Rebecca Wyatt: No-fault protection
April 29, 2015
Rebecca Wyatt is an associate professor in the Department of Physical Medicine and Rehabilitation in the MSU College of Osteopathic Medicine, and serves as medical director at Origami Brain Injury Rehabilitation Center, in Mason, Michigan.
One of the great luxuries that our government and economy affords us is that we live under the umbrella of many protections that we may not even realize we have. In Michigan, our system of auto no-fault insurance is certainly one of those protections. It is unfortunate that even protections such as these are continually under attack by legislators and special interests. While many citizens may be aware of the term “no-fault,” far fewer understand what this really means to us as Michigan drivers.
Living in the “Information Age” also means that we are living in the “Mis-Information Age,” and much has been written to muddy the waters surrounding both the intent and the reality of Michigan’s auto insurance system. As a physician and medical director at Origami Brain Injury Rehabilitation Center, I am privileged to see firsthand the medical victories that are achieved on a daily basis as a result of the protections that auto no-fault provides.
Briefly, the Michigan No-Fault Act provides for lifetime coverage of reasonable and allowable medical expenses for those injured as a result of an automobile accident, regardless of who is at fault.
To Michigan drivers, this means that those who sustain auto-related injuries that require months, years, or even a lifetime of care, are afforded the opportunity to rehabilitate and reclaim their lives to the greatest extent possible without the added obstacle of arbitrarily imposed limits on the breadth, length or cumulative cost of their medical care. To the Michigan medical community, this means that we are able to offer our patients the nation’s most complete, comprehensive and successful medical rehabilitation services.
While acute medical care following an auto accident tends to have a finite duration, the subsequent rehabilitation process, particularly when brain injury is involved, is often a much lengthier endeavor; one that presents a far greater challenge in terms of predicting the duration of care.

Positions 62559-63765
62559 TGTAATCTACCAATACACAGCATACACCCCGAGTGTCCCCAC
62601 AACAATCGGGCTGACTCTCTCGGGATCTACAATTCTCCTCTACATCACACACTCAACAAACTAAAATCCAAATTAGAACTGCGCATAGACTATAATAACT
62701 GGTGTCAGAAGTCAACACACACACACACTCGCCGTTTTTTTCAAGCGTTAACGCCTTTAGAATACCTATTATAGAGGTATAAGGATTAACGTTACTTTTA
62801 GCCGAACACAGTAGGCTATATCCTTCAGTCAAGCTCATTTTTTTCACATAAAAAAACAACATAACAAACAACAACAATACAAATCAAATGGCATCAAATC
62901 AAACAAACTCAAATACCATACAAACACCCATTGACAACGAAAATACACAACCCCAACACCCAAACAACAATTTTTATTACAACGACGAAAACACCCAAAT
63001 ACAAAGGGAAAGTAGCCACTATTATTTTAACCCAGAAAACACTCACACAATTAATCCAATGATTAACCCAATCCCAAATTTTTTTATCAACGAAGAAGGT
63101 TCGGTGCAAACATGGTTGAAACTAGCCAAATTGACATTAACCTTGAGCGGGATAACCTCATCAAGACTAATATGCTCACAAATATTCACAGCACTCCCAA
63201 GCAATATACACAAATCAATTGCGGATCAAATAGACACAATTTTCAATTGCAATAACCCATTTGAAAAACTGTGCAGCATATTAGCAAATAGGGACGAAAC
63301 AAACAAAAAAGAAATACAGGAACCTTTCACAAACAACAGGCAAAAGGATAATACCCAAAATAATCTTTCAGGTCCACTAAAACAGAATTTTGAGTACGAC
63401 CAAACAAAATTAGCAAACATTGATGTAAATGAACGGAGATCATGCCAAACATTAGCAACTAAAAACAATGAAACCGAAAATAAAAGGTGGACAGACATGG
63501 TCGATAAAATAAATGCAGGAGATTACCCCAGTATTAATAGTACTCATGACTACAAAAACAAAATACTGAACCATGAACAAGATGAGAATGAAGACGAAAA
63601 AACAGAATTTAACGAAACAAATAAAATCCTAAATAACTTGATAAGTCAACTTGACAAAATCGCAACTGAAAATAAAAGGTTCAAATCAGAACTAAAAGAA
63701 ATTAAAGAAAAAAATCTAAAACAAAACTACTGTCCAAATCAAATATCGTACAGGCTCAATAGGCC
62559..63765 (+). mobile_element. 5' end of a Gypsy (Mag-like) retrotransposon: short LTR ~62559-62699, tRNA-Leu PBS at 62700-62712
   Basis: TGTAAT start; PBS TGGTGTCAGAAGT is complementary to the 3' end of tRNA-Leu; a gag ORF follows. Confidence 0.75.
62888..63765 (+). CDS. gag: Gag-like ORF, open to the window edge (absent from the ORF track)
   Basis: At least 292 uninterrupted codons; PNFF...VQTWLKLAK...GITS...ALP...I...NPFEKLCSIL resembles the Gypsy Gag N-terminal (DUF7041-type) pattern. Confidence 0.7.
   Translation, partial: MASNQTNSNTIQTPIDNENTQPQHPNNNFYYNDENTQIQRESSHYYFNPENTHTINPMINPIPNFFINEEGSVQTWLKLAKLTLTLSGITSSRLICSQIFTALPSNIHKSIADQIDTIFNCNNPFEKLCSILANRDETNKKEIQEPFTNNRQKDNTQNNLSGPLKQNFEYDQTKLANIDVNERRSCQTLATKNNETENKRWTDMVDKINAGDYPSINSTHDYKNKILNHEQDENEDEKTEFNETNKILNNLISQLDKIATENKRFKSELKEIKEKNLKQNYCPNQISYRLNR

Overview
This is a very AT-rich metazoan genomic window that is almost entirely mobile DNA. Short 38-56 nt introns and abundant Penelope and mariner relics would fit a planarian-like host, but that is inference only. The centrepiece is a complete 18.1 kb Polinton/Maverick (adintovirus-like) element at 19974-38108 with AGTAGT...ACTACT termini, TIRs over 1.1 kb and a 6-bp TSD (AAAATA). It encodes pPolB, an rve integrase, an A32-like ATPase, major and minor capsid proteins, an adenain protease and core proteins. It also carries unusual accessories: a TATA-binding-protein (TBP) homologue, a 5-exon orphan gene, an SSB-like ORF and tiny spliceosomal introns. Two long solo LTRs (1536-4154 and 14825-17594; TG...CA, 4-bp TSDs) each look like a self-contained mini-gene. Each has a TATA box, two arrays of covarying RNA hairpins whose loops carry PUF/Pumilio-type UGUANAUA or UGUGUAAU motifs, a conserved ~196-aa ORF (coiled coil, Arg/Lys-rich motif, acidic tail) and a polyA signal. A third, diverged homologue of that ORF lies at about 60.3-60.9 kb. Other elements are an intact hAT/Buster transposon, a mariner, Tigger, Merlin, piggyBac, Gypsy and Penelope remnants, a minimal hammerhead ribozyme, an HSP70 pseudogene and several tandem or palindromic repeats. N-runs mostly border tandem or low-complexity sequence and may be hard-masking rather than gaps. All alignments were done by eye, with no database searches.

Many of the miraculous recoveries that we witness at Origami would simply not occur if brain injury survivors did not have the protection of uninterrupted funding to support their rehabilitation. Our clients often come to us with their quality of life at risk, needing to relearn even the most basic cognitive, physical and emotional abilities.
Given time and proper therapeutic support, the brain has an amazing capacity to create new pathways to support these abilities, laying the necessary foundation for more advanced rehabilitation. Cutting the process short, however, would mean denying many clients the opportunity to fully realize a life-changing recovery, and in some cases putting their lives in peril due to a premature or ill-advised return to the community.
While there are numerous arguments put forth to cast a shadow upon our insurance system, compelling evidence exists in every case to support the wisdom and benefit of the Michigan No-Fault Act as a means to simultaneously control insurance costs and provide world-class health care services to auto accident survivors.
More importantly, to those of us on the front lines of brain injury rehabilitation, our daily experiences tell a more real and compelling story than the numbers ever will. Our ability to stay on the cutting edge of brain injury rehabilitation science and philosophy, and leverage that knowledge in the care of our clients, is the critical factor in consistently achieving superior outcomes in terms of return to independence and restoration of quality of life – not to mention the socioeconomic benefits of in many cases returning clients to their roles as active and productive contributors in our community.
I am lucky; I get to witness the reaffirming and life-saving results of the Michigan No-Fault Act on a daily basis at Origami. If you don’t have that opportunity, I urge you to do the research. Our insurance system provides you and your loved ones with a unique protection of financial and physical wellbeing that should not be taken for granted. We should all take steps to protect it.
Photo by G.L. Kohuth